response to j view
pam tau lee
pam tau lee
Feb 17, 2010 02:49 PM
well said, thank you!
The environment is where we live
Marla Painter
Marla Painter
Feb 10, 2010 10:58 AM
To the Editor:

Thank you for writing about the Mountain View Neighborhood in Bernalillo County, NM in the February 1 issue of HCN.

It is rare that communities suffering from the injustice of disproportionate levels of environmental degradation are given attention in the media. We appreciate the thoughtful article. I cringed to read about our deficiencies as activists and community organizers. Nevertheless, you captured the challenges that face our community.

I need to clarify some of the statements attributed to me in the article.

As a White woman, I have been organizing within and along side communities of color for thirty-five years. We have lost and we have won. The times when we win have certain common characteristics.

First is the recognition that there is racism, sexism and classism in our movement as well as in the world. For example, white folks, typically men, tend to dominate discussions and decision-making processes. People of good will and energy who want to fix the world have a moral obligation to work on the perpetual crisis of power inequities.

But an issue campaign was never won by people who daily measure where they sit on the ladder of oppression. If our primary purpose is to banish people in shame who have not perfected themselves as human beings, then banishment is what we accomplish. If we work together to focus on problems that harm us all, we cannot escape the work of addressing the oppressions that limit our success.

Second, a diverse array of people must gather to focus on the issue at hand and leave our weapons outside the door. It is essential to agree to disagree and respect each other and our different life experiences. Otherwise, we chase our tails in a perpetual cycle of blame, self-protection, and again, blame.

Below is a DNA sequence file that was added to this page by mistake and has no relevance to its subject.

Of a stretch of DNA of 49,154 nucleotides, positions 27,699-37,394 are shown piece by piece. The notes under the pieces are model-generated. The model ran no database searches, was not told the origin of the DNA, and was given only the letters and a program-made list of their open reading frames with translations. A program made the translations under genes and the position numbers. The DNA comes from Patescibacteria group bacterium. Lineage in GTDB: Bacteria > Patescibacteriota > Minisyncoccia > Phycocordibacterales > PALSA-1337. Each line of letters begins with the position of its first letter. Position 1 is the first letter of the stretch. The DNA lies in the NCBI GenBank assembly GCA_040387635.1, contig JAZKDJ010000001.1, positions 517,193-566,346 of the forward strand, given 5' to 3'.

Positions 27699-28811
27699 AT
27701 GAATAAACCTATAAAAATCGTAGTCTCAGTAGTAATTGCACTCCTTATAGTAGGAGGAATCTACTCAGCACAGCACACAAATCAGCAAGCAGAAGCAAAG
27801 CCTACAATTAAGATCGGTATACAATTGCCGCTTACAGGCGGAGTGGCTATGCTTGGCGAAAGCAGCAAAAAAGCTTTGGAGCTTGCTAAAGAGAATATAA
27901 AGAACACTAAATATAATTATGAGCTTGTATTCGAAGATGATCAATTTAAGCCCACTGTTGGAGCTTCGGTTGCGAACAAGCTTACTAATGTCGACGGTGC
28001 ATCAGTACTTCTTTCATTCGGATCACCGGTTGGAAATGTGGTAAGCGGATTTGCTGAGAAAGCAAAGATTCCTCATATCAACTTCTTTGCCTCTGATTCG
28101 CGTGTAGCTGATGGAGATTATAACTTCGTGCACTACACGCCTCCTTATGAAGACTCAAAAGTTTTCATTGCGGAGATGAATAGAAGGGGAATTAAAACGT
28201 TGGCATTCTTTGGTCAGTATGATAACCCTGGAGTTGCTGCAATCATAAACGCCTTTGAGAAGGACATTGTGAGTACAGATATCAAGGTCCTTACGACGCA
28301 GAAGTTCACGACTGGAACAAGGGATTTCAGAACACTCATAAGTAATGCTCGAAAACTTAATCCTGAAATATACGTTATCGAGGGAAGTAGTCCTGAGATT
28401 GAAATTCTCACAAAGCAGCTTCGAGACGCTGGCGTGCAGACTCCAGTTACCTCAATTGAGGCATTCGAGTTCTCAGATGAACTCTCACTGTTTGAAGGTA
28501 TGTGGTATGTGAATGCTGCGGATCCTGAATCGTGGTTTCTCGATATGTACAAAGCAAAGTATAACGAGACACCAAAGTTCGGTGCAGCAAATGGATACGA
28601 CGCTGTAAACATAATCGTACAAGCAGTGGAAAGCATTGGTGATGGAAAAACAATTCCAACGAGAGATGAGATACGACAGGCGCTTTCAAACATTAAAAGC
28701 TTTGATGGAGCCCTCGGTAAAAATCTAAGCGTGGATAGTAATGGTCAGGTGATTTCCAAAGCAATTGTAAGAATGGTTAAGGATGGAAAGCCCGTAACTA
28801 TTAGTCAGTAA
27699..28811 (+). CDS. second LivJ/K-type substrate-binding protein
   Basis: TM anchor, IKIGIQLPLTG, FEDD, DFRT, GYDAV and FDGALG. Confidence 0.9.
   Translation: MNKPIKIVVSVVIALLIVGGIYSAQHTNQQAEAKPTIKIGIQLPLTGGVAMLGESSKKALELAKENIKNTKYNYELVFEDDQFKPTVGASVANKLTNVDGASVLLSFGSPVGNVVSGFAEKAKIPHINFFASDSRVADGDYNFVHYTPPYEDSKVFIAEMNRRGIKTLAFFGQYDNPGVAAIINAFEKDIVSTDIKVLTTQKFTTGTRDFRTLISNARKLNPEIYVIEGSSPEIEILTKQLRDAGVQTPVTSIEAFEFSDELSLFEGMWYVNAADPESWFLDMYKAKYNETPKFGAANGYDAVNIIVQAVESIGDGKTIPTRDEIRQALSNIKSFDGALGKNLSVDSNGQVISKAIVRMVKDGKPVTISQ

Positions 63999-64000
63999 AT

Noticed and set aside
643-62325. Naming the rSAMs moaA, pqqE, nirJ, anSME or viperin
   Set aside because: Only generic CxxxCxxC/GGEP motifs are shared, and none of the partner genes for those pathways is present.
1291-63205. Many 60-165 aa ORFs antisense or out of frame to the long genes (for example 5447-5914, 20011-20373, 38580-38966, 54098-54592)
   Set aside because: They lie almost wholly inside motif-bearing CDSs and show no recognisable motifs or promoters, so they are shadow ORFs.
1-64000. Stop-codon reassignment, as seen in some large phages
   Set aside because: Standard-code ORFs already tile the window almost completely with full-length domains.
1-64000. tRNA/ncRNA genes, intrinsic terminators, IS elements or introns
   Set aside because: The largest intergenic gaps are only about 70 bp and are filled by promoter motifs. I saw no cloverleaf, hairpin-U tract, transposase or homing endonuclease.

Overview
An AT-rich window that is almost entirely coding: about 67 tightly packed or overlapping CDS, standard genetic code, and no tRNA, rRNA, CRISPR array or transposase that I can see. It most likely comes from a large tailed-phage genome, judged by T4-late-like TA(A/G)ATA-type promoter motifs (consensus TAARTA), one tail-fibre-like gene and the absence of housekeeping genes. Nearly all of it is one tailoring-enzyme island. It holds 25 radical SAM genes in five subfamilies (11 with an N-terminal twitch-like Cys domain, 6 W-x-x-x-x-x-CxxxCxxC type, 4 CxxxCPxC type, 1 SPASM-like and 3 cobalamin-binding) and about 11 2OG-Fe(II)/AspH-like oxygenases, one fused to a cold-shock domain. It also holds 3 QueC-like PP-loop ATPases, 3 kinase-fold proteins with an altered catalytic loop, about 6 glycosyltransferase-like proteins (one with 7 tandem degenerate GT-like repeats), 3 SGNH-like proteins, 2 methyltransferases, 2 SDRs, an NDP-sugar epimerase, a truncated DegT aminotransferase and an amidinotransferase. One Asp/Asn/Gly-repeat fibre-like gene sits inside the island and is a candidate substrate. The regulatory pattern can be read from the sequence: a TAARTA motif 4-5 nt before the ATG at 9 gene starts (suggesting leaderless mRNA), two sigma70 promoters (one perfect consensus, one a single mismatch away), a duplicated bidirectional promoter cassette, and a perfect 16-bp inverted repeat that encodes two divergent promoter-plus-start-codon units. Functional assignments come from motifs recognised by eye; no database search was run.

The coalition to stop deployment of the MX missile twenty odd years ago worked because members of the Coalition had a rage in their gut to stop the insanity of deploying hundreds of nuclear weapons around the rural West. The diversity of that broad coalition made us strong and solid. We won. And we had to abide each other and our differences for close to ten years.

Beginning in 1975, there was another successful fight. The Yucca Mountain proposal to transport nuclear waste on the nation’s roads, rails and waterways died this month. We kept a sometimes-fragile coalition of people and groups unified around that one issue. Native peoples, ranchers, prospectors, bureaucrats, scientists, peace activists, casino operators, and environmentalists with a wide range of political identities all sat at the same table for thirty-five years.

If all of these people had decided to focus on the primacy of their individual political worldview rather than the one common issue around which we could all progress, the victories would not have occurred and we would all be the worse off.

My fatigue and frustration with the emphasis on our differences rather than our common vision came out in some of my statements to HCN. In the final analysis however, it was rage against the machine, not the people I work with.

We who care about the West and all living things who inhabit it might take note of how we subvert ourselves and how we can win our struggles more often than we lose.

Marla Painter
Albuquerque, NM
The environment...is where we live
Michael Leon Guerrero
Michael Leon Guerrero